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08-02-2016, 10:46 AM
Not all teachers are great. Some of them, for whatever reasons, don't want their students to learn from anyone else. I just can't follow their line of thinking, and I explain my reasoning in this blog post.
What do you think? Is it ok to train with someone other than your teacher?
08-02-2016, 05:39 PM
When we did the first USA aikido-l list seminar in 1998, and I mentioned it to my then-instructor, he was incredibly scornfully dismissive of any of the participating teachers outside of his organization - never mind some of them had been training and teaching twice or three times longer than him within other mainstream organizations. That was my first inkling of how insecure some people are.
08-02-2016, 08:48 PM
The best teachers and the best students I've seen—in martial arts or any other endeavour— are those who play and work well with others.
People who practice in these little secret isolated pockets—are weird. And they're never really all that good. They have limited scope and experience.
Ueshiba's students went to many different teachers. So did Ueshiba.
Shoji Nishio, who was more well rounded than any other aikidoka, and who was taught by more high-level teachers than anyone in aikido, was always encouraging—even recommending—that students go to other schools and teachers.
08-03-2016, 11:36 AM
Perhaps its tradition.
Perhaps its preference.
Perhaps its insecurities.
08-03-2016, 01:10 PM
There can be said a lot about good, bad and mediocre teachers.
I offer only the following:
Be weary of those who take themselves very seriously.
08-03-2016, 02:55 PM
Okay to look around when you have good fundamentals - I realize looking back I had a higher opinion of my fundamentals then, than I do now.
I have had three teachers get very angry about their students seeing other teachers - and two of them studied multiple arts oddly enough. One was very clear about what he wanted and any contamination wasn't going to be tolerated. His students were scared of anything resembling personal interpretation of kata. Another teacher spent every seminar insulting every other branch of Aikido, and grading was directly tied to who drank the Kool-Aid.
I was always going to encourage more freedom, I thought.
Now I teach more often. Now I have students who talk to several people regarding any questions. Aikido Koshinage is less commonly taught, I have a way I teach it and what I want students to understand. It's not "my way or the highway" so much as please understand why this is done the specific way I have shown. Which arm is held on to, which is let go, how to protect uke and your knees. I have seen a few mix and match lessons with other pieces of advice, then I get scolded for injuries or I see unnecessary risks. Some times it feels like a vote is being held after I give my best researched and demonstrated answer. I am not sure how to best handle it, but it does irritate me.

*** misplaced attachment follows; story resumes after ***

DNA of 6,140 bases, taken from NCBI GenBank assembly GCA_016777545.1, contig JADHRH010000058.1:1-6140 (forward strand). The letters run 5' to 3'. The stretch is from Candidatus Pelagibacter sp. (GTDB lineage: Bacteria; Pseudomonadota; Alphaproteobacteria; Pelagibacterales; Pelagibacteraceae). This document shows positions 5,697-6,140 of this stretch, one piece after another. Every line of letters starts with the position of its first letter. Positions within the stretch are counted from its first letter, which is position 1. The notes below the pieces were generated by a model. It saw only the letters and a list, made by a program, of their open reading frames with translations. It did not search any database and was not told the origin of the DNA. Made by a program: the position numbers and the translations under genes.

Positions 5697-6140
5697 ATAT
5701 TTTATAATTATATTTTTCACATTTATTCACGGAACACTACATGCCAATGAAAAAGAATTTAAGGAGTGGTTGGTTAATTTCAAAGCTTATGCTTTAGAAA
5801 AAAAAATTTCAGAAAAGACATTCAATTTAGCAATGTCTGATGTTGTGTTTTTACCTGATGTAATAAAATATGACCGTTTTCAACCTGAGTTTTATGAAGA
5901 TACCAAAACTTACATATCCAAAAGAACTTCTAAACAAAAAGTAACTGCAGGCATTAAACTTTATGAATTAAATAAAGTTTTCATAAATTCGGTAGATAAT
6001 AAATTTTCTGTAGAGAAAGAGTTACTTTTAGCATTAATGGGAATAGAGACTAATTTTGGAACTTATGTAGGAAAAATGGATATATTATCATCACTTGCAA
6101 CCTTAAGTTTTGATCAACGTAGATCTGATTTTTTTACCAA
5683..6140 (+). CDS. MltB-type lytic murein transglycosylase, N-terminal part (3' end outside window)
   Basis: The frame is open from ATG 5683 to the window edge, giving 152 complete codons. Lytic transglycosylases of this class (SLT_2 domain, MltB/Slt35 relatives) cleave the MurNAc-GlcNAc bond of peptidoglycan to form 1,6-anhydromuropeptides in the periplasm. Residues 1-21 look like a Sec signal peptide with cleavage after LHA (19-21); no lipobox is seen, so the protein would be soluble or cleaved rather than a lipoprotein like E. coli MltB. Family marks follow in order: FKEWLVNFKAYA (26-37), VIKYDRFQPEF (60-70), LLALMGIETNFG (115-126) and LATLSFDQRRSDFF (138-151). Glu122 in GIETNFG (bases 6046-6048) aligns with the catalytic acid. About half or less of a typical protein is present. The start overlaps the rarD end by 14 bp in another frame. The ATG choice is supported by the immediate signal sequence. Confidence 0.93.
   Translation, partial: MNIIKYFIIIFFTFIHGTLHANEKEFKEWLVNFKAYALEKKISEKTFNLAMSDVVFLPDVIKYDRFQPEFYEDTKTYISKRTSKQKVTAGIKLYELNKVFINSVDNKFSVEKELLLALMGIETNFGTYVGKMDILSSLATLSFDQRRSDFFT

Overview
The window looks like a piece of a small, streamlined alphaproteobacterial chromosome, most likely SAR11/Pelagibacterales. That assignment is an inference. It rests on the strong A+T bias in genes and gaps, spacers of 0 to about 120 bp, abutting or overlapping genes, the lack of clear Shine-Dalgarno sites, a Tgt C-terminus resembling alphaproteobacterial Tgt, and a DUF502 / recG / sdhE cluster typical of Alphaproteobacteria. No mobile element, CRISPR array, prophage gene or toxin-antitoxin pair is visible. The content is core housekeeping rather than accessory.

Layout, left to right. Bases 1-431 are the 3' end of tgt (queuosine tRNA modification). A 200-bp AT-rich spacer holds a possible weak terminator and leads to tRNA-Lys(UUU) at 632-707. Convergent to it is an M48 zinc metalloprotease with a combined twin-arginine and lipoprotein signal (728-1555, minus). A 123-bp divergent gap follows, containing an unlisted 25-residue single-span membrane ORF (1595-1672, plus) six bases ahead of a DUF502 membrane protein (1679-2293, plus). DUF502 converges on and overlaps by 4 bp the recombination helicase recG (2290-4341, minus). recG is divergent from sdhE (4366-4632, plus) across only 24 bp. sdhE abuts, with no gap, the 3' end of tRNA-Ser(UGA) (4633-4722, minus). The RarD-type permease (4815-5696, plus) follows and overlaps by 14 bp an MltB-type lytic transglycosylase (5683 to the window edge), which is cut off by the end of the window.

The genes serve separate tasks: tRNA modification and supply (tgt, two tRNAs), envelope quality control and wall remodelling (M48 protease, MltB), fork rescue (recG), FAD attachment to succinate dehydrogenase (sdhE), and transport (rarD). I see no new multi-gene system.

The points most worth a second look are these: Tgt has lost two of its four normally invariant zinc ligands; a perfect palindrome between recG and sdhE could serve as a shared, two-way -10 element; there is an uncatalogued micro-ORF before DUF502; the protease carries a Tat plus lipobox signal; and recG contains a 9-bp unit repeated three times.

So far, I just keep moving forward. My primary teacher wasn't going to punish people who didn't listen, but he didn't beg or cajole people to learn from him and be his students either.
09-04-2016, 01:21 AM
I agree there are those that are insecure with their ability and therefore do not wish their students to train with other instructors; whether they are in different or the same organization.
Sometimes however an instructor will tell their students don't practice here or there or with that instructor or person out of concern for his/her students because the instructor has experience with that individual and believes them to be unsafe, in technique, method, or moral influence.
Also, if an instructor has a new student with little to no experience it may be recommended or encouraged that the new student refrain from training at other schools/with other instructors so as to make it less confusing for the student laying that initial foundation. Too many cooks in the kitchen....
I have never forbade a student to practice with another school or teacher...I have made recommendations and make clear why my recommendation is what it is.
09-07-2016, 06:47 AM
All of my teachers encouraged cross-training; not just in Aikido but wherever I wanted. In fact I remember after I told Tamura sensei that I'd trained with Senta Yamada asking me every time I saw him thereafter if I'd trained in Tomiki Aikido again; and Chiba Sensei passing on his regards to Sakegame Sensei from Wado-Ryu (I didn't even know they had met).
As other posters have said I believe that if a teacher is secure they actively encourage their students to explore other arts.
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